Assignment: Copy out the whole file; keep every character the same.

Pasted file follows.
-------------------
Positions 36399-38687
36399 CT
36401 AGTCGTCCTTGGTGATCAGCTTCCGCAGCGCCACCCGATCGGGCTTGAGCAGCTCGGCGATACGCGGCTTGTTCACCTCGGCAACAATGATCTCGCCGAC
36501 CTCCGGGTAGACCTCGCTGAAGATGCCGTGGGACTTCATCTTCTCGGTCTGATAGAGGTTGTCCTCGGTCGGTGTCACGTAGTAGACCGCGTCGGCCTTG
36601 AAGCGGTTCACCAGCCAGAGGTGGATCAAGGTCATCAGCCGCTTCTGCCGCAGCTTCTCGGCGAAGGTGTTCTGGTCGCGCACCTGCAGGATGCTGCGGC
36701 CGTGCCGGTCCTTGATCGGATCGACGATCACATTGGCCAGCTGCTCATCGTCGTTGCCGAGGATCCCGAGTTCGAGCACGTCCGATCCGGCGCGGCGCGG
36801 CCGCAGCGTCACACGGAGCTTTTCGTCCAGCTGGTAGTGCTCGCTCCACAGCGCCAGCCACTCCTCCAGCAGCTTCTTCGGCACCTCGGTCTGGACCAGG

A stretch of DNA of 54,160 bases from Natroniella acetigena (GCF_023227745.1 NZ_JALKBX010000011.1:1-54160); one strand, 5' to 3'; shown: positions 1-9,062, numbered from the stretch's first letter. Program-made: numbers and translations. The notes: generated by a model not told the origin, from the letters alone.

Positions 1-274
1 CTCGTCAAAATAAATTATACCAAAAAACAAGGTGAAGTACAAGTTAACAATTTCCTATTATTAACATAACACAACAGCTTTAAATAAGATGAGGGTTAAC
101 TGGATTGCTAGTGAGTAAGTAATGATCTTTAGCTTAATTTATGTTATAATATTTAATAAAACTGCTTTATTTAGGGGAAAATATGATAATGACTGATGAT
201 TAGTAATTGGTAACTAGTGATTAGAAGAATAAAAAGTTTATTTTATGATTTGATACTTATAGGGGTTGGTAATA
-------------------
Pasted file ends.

Positions 36399-38687
36399 CT
36401 AGTCGTCCTTGGTGATCAGCTTCCGCAGCGCCACCCGATCGGGCTTGAGCAGCTCGGCGATACGCGGCTTGTTCACCTCGGCAACAATGATCTCGCCGAC
36501 CTCCGGGTAGACCTCGCTGAAGATGCCGTGGGACTTCATCTTCTCGGTCTGATAGAGGTTGTCCTCGGTCGGTGTCACGTAGTAGACCGCGTCGGCCTTG
36601 AAGCGGTTCACCAGCCAGAGGTGGATCAAGGTCATCAGCCGCTTCTGCCGCAGCTTCTCGGCGAAGGTGTTCTGGTCGCGCACCTGCAGGATGCTGCGGC
36701 CGTGCCGGTCCTTGATCGGATCGACGATCACATTGGCCAGCTGCTCATCGTCGTTGCCGAGGATCCCGAGTTCGAGCACGTCCGATCCGGCGCGGCGCGG
36801 CCGCAGCGTCACACGGAGCTTTTCGTCCAGCTGGTAGTGCTCGCTCCACAGCGCCAGCCACTCCTCCAGCAGCTTCTTCGGCACCTCGGTCTGGACCAGG

A stretch of DNA of 54,160 bases from Natroniella acetigena (GCF_023227745.1 NZ_JALKBX010000011.1:1-54160); one strand, 5' to 3'; shown: positions 1-9,062, numbered from the stretch's first letter. Program-made: numbers and translations. The notes: generated by a model not told the origin, from the letters alone.

Positions 1-274
1 CTCGTCAAAATAAATTATACCAAAAAACAAGGTGAAGTACAAGTTAACAATTTCCTATTATTAACATAACACAACAGCTTTAAATAAGATGAGGGTTAAC
101 TGGATTGCTAGTGAGTAAGTAATGATCTTTAGCTTAATTTATGTTATAATATTTAATAAAACTGCTTTATTTAGGGGAAAATATGATAATGACTGATGAT
201 TAGTAATTGGTAACTAGTGATTAGAAGAATAAAAAGTTTATTTTATGATTTGATACTTATAGGGGTTGGTAATA